Organizations

Next Steps

Before we can move forward on any of this, we need to identify potential donors to help co-sponsor the workshop. So please do get in touch if you have any suggestions and/or creative ideas.

Patrick Philippe Meier

3D Crisis Mapping for Disaster Simulation Training

I recently had a fascinating meeting in Seattle with Larry Pixa, Microsoft’s Senior Manager for Disaster Preparedness & Response Program. What I thought would be a half-hour meeting turned into an engaging two-hour conversation. I wish we had had even more time.

Acron

Harvard Humanitarian Initiative (HHI) co-Chair Dr. Jennifer Leaning and I had a conversation two years ago on the need to merge disaster training with serious gaming and 3-D crisis mapping. Her vision, for example, was to recreate downtown Monrovia as a virtual world with avatars and have both live and manual data feeds simulate the virtual environment, a.k.a. immersive realism meets reality mining.

This world would then be used to create scenarios for disaster preparedness and response training, much like my colleagues at ICNC have done by developing a serious game called “A Force More Powerful” which uses artificial intelligence and real-world scenarios to train nonviolent activists.

Force More Powerful

Larry and his colleagues at Acron are pushing the envelope of disaster simulation for training purposes. They are integrating Acron’s serious games know-how with Microsoft ESP and the video game engine of Microsoft’s Flight Simulator platform with dynamic crisis mapping to develop a pilot that closely resembles the vision set out by Jennifer back in 2006. I personally thought we were still a year or two away from having a pilot. Not so. Larry will be presenting the pilot at HHI’s Humanitarian Health Summit in March 2009.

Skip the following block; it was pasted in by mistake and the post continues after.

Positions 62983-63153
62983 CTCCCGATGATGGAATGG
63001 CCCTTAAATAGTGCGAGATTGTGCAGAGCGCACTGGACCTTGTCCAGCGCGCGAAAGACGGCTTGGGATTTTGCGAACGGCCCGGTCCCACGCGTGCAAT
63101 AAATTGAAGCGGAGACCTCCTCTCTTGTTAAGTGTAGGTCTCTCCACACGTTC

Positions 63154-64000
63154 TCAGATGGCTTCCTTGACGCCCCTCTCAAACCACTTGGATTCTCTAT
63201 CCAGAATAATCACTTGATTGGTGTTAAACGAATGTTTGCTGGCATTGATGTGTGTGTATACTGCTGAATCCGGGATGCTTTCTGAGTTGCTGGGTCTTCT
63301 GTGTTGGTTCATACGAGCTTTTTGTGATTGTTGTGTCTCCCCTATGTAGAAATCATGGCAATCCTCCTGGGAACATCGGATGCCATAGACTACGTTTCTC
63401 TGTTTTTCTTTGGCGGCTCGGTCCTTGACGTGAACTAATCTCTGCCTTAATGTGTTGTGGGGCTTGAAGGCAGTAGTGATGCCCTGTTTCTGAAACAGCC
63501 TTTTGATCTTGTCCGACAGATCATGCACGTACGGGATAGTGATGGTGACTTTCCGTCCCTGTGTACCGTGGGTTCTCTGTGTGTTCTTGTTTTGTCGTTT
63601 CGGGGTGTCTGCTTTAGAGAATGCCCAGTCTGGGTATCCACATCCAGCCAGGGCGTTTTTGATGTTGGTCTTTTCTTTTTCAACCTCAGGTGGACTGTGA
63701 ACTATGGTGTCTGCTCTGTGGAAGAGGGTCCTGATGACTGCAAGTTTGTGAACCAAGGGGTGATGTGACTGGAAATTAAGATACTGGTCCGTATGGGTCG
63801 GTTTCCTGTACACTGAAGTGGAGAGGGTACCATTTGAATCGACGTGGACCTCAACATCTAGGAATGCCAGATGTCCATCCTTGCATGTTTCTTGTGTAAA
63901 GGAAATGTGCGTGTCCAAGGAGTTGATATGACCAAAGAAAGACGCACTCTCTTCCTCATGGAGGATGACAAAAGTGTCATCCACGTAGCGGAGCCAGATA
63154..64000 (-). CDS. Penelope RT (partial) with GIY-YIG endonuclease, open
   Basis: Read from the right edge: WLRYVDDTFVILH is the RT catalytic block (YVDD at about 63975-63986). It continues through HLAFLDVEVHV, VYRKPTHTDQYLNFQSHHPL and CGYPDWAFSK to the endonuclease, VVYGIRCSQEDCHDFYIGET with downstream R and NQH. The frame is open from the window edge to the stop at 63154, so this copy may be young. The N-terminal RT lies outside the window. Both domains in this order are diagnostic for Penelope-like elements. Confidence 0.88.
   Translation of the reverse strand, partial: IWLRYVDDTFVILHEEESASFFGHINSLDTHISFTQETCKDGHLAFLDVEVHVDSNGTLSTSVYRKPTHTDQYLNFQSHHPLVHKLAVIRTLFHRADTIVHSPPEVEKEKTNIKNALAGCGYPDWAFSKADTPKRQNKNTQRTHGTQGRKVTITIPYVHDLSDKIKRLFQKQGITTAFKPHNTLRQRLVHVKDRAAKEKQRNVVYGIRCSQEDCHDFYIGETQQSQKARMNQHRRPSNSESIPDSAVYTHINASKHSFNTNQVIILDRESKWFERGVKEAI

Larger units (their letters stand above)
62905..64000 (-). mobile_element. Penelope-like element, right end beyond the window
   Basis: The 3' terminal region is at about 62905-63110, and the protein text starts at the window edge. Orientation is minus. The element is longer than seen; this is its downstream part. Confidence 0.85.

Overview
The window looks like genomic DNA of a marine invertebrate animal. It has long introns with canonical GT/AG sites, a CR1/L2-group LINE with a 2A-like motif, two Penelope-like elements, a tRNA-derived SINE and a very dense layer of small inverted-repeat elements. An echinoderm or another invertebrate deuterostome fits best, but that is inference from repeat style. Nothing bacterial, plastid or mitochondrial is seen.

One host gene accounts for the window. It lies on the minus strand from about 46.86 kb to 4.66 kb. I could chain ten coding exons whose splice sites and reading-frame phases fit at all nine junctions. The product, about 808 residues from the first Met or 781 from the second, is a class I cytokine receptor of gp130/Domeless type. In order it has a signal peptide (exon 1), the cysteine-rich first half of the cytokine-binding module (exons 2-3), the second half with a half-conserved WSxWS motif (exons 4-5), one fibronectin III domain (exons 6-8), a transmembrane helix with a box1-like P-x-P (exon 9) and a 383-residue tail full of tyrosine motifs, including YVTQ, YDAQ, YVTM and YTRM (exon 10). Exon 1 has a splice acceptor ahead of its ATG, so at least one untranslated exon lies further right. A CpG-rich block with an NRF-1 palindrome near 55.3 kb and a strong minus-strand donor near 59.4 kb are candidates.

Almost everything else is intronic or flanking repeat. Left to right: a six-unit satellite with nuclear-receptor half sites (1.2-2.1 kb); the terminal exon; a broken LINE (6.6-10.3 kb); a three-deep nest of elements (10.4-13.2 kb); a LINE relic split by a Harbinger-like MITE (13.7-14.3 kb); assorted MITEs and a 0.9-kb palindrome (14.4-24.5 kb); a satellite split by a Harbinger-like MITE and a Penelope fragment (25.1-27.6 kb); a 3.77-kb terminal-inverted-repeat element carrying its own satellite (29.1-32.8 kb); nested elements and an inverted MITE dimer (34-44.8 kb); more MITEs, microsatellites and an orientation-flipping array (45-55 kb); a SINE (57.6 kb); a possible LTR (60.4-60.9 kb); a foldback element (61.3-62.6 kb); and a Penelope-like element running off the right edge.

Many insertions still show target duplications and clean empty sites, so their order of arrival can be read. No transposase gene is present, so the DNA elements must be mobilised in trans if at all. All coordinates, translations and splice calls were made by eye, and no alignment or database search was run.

The goal for the pilot, or as we the United Nation’s World Food Program (WFP) call it, the “software-based proof of concept,” is to establish the proof of concept into a “training platform” to be combined with training materials that will serve as a demonstrate the tool to governments and international organizations worldwide; particularly vis-a-vis training to build preparedness & response capabilities and informed decision making for the adoption of technologies to enable or improve disaster response and crisis management.

So our goal is to engage with any/all appropriate agencies to provide training against the “training platform”; the training will be based on some key scenarios in Bangladesh acquired through the partnership between WFP and Microsoft.

Successful training requires that we actually remember the training. But we all know from conventional class learning that we retain little of what we read. On the other hand, our memory retains almost all of what we do and that, according to Larry, is what his new disaster simulations platform seeks to achieve.

Microsoft

What I find particularly compelling about Larry’s work is that the tool he is developing can be used for both disaster training and actual disaster response. That is, once trainees become familiar with the platform, they can use it for in situ disaster response thanks to live data feeds rendering the “virtual” world in quasi-real time. This should eventually enable disaster responders to test out several response scenarios and thereby select the most effective one, all in quasi-real time.

Patrick Philippe Meier